Knowing in advance that the Tuesday’s debate was going to be a fist fight, it made sense to level the playing field with a set of rules that prevented the show from being hijacked by its swaggering big top fighter.
But that didn’t happen.
First off, moderator Chris Wallace was woefully ineffective as he continually let himself be pushed aside by Trump’s meandering invectives, and Wallace was also ineffectual in holding either contender to task in answering the questions that were put to them.
It’s an age-old game: the interviewer asks the politician a question and then politely takes it on both cheeks as the defendant side-steps answering and instead spews pre-scripted blather that chews up airtime and makes a mockery of the debate. Avoid, duck and shovel gibberish that’s dressed up to sound like policy where there is none.
It’s called obfuscation.
These are not times when one expects engaging debate orated by civilized politicians. This is a high political drama that costs billions of dollars to stage. Civility is an anachronism in today’s political war zone.
These highly choreographed dramas are relics from a bygone era and this showed in the first-round debate as these Party contenders were supposedly put up for scrutiny in the court of public opinion.
Wallace should have but didn’t hold them accountable by making it clear from the outset that bullying and grand-standing would result in the mute button being pushed. He should also have been vested with the power to hit the mute button if they ducked questions with blather.
He didn’t, perhaps because the rules tilt in favour of the contestants and this is what makes these charades more spectacle than informative.
Tough rules of gamesmanship need to be applied in this courtroom drama, and if the politicians can’t live up to them then let it be said publicly and call a sham a sham.
Racism, the economy, the environment, health care, foreign diplomacy and democracy itself were and are big tent issues that need concise, coherent responses. Biden’s fallback on the environment with a plan that would “create millions of jobs” sounded as realistic as a pitch coming from some midway barker hawking the next best thing.
Trump’s over-bearing rhetoric was just that, but in this farcical television show, candour and common sense, civility and statesmanship were sullied and stomped on.
It was bad theatre dressed up as a must-see event.
The incumbent has promised to clear the swamp and make America great again. The contender is proffering hope, a kinder, gentler future and a plan to give Main Street America a voice on The Hill. Either or, the central issues are complex and are in dire need of fixes.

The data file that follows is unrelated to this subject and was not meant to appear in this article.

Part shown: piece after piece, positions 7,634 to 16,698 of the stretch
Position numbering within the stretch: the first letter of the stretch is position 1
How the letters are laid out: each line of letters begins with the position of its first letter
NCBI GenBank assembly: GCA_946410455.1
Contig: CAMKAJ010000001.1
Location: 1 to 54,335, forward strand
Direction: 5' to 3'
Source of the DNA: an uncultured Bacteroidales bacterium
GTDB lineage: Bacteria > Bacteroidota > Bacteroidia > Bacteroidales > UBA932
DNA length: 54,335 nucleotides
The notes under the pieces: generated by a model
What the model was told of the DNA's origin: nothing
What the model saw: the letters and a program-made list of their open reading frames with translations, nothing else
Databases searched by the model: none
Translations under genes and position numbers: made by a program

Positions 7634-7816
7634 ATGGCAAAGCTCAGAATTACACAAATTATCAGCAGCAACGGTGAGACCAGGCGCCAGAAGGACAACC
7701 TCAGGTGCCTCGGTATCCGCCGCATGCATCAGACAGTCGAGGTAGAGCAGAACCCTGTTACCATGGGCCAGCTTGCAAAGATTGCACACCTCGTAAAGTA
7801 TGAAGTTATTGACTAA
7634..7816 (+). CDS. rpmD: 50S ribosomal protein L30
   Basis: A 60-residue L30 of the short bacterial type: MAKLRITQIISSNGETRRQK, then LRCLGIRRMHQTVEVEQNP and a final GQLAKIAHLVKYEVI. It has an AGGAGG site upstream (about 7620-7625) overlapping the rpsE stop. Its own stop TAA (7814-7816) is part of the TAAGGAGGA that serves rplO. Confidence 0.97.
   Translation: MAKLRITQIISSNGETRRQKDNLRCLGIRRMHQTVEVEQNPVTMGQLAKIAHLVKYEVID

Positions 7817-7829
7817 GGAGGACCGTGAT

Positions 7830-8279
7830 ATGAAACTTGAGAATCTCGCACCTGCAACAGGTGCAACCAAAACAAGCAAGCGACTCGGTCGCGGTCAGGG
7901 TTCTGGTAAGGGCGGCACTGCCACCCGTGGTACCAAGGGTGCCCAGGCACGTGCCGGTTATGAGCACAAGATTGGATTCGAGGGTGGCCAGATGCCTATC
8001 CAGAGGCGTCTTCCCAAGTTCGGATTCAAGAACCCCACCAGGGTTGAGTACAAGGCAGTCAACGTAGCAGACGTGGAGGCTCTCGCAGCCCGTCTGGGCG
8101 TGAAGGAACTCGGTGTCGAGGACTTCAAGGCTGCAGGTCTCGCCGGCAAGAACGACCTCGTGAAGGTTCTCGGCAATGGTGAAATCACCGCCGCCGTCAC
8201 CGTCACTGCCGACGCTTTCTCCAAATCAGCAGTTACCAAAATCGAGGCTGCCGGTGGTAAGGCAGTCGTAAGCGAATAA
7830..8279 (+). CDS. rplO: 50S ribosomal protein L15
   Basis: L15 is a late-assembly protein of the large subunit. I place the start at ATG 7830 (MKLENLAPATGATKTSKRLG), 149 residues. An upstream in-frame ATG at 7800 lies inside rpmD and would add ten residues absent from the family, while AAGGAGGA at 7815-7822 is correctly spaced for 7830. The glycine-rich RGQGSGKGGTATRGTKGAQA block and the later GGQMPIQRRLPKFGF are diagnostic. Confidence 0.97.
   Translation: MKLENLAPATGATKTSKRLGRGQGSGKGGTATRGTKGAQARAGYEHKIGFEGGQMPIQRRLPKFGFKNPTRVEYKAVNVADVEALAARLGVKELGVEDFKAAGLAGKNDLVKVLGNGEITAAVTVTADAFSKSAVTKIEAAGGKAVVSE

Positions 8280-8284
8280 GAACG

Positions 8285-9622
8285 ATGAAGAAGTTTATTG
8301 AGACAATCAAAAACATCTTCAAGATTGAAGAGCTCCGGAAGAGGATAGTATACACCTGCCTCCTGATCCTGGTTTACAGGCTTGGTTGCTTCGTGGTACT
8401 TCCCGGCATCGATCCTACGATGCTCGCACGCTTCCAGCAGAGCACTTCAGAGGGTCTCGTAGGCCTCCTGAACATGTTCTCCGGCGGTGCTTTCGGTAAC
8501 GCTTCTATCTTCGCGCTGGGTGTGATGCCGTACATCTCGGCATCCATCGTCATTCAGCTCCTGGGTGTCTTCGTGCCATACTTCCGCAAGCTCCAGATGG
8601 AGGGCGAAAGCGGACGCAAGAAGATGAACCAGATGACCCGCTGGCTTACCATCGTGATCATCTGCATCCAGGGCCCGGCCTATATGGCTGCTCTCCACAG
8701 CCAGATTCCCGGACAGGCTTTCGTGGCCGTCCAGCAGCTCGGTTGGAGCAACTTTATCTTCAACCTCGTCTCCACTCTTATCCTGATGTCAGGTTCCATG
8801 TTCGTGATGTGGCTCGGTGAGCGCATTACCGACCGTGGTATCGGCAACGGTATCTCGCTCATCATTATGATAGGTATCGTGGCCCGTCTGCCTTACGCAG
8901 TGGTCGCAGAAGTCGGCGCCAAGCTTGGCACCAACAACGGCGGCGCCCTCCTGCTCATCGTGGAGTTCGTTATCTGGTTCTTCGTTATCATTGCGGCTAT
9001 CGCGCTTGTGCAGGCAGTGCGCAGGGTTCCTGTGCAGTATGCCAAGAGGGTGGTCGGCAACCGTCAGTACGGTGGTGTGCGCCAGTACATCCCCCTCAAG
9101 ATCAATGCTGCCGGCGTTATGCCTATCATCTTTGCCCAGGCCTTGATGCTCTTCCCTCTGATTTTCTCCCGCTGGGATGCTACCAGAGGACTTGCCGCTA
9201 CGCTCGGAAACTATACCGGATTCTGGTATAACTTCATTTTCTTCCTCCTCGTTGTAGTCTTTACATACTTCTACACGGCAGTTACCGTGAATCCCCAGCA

Trump is in the game to win. That’s all he knows, and he loses his shirt if the outcome tilts any other way. Biden is in it because he’s been anointed and he is still playing Mr. Nice Guy, maybe because that’s all he knows – and he doesn’t have the muscle to score a knockout.
The next round had better use the rules of boxing to control the BS and the questions had better be the kind that kicks a hornet’s nest to see what flies beyond a shitstorm of stupefying bullshit.
Mainstream media need to stop playing by a rulebook that plays nice to politicians that don’t play nice, hide behind pretence and have every advantage to cast influence over voters that have little to no voice in a game of cards stacked in The House’s favour.
And anyone who thinks for a moment that the election is won doesn’t understand American politics, or America’s deep-rooted respect for a strong man. There’s also a vein of thought that Trumpites are more numerous than polls indicate, and then there’s the fact that Fortune 500 compaies have benefited enormously from the deregulation, isolationism and generous tax benefits that Team Trump has heaped on them.
Trump’s failure to pay his fare share of taxes made ominous headlines, but for many his ability to beat the system is seen as the mark of a good businessman.
Thirty days in politics leaves POTUS a lot of time to swing his bat.
What we see and hear in mainstream media doesn’t capture the simmering rage that fuels conspiracists and private militias in America today. The outcome of this election is anything but a slam dunk. As the headline says, ‘never underestimate a sore loser’. He’s weathered storms before and survived quite nicely. Had the Democrats elected a leader that was younger, more charismatic and visionary the game would be set. For now, however, it is in a state of flux.
At least, that’s my take.. – David Farrell
The Third Presidential Debate: Hillary Clinton And Donald Trump (October 2016)
Donald Trump interviewed by David M. Rubenstein at the Economic Club in Washington D.C. (December 2014)
And Tuesday night’s chaotic war or words in Cleveland